Recently, I was reading a paper on Stochastic Processes and I saw a footnote on page 9 of the PDF that stated:

When $Ω$ is infinite, not all of its subsets can be considered events, due to very strange technical reasons. We will disregard that fact for the rest of the course. If you feel curious as to why that is the case, google Banach-Tarski paradox, and try to find a connection.

(In this case $\Omega$ is a sample space)

I was trying to think of ways this relates to the paradox. Does it have to do with the fact that I can create an infinite number of subsets? And how does this relation imply that some subsets aren't events?


  • $\begingroup$ When $\Omega$ is infinite, then $\mathcal P(\Omega)$ is uncountably infinite, allowing for the existence of non-measurable sets (assuming the axiom of choice). $\endgroup$ – Math1000 Nov 11 '19 at 5:45
  • $\begingroup$ You can find this helpful: math.stackexchange.com/questions/1430439/… $\endgroup$ – zhoraster Nov 11 '19 at 6:20

Ultimately both of these are related by the surprising fact that we cannot define a universal length function on the real line. This naturally gets extended to $\mathbb{R}^n$. The idea of a universal length function can be encapsulated by the following theorem:

Let $\mathcal{P}(\mathbb{R})$ be the power set of the reals and let $f:\mathcal{P}(\mathbb{R}) \to [0,\infty]$ be a function with the following properties:

  1. For intervals of the form $(a,b)$ we have $f(a,b) = b-a$.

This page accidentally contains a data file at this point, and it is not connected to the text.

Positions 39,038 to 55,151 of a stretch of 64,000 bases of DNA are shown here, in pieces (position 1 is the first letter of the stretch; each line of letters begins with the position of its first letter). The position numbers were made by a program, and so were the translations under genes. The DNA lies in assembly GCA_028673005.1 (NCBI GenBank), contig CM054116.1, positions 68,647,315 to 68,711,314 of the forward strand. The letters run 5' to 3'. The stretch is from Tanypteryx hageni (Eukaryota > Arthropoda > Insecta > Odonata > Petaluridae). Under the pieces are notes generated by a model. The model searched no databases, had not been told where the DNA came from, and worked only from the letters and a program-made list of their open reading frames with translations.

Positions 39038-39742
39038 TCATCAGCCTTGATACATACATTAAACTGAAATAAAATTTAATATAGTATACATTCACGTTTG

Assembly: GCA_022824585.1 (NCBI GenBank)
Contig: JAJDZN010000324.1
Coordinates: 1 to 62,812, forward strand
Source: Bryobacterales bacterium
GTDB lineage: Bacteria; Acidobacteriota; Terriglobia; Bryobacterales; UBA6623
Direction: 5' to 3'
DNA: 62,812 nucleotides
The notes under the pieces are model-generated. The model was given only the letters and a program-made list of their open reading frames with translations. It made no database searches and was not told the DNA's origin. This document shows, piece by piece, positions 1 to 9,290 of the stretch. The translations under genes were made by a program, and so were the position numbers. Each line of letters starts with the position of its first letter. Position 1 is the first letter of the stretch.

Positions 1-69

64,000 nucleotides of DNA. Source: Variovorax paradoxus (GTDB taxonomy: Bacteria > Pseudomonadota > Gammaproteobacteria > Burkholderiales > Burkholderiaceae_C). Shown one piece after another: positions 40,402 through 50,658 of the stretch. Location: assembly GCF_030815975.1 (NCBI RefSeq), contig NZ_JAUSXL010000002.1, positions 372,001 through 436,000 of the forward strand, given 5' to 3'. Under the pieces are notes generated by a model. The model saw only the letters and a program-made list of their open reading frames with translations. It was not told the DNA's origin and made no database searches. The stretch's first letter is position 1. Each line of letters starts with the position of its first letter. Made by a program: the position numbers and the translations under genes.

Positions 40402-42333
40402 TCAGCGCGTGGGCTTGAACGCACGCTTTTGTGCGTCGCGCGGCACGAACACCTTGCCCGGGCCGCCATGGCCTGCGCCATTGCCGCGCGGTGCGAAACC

2. For any countable sequence of disjoint subsets $\{A_n\}$ we have that $$ f\left (\bigcup_{i=1}^\infty A_n\right ) \;\; =\;\; \sum_{i=1}^\infty f(A_n). $$
  3. The value of $f$ should not change under translation: for any $A \in \mathcal{P}(\mathbb{R})$ and $x \in \mathbb{R}$ define the set $x + A = \{x + a\; | \; a \in A\}$. Then $f$ satisfies $f(x+A) = f(A)$.

Then, no function $f$ with these listed properties exists.

The crux of the proof for this theorem comes down to the fact that certain uncountable sets cannot possess this notion of length. Therefore in functional analysis (and hence, probability) we focus on subsets of $\mathcal{P}(\mathbb{R})$ which will allow us to define a notion of length, and these are called $\sigma$-algebras. This is the precise reason why the Banach-Tarski paradox works. The classical BTP is that one can take a sphere of a fixed radius, and split it into two subsets which are both spheres identical to the first sphere. The reason why this works is because we can pick subsets that bypass the notion of length/volume, because they are subsets that are not part of a $\sigma$-algebra in which a notion of length/volume exists.

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